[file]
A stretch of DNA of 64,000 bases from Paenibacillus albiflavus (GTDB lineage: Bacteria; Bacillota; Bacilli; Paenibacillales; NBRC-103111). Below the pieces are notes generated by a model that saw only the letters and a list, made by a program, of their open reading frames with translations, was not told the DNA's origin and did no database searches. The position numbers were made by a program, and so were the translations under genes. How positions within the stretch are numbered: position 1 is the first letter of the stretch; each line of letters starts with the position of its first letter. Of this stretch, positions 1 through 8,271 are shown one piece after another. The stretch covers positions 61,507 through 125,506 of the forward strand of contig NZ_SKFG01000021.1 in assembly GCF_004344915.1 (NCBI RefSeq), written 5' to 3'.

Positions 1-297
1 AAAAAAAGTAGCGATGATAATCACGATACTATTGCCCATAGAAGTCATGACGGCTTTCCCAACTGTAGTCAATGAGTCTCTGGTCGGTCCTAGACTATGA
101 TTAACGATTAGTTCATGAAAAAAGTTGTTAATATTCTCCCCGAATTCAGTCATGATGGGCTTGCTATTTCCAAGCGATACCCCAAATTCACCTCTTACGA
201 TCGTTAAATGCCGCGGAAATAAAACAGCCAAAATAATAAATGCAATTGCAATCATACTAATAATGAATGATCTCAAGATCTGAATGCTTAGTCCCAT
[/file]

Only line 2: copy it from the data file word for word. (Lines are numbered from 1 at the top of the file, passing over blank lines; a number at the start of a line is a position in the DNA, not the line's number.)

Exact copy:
Positions 1-297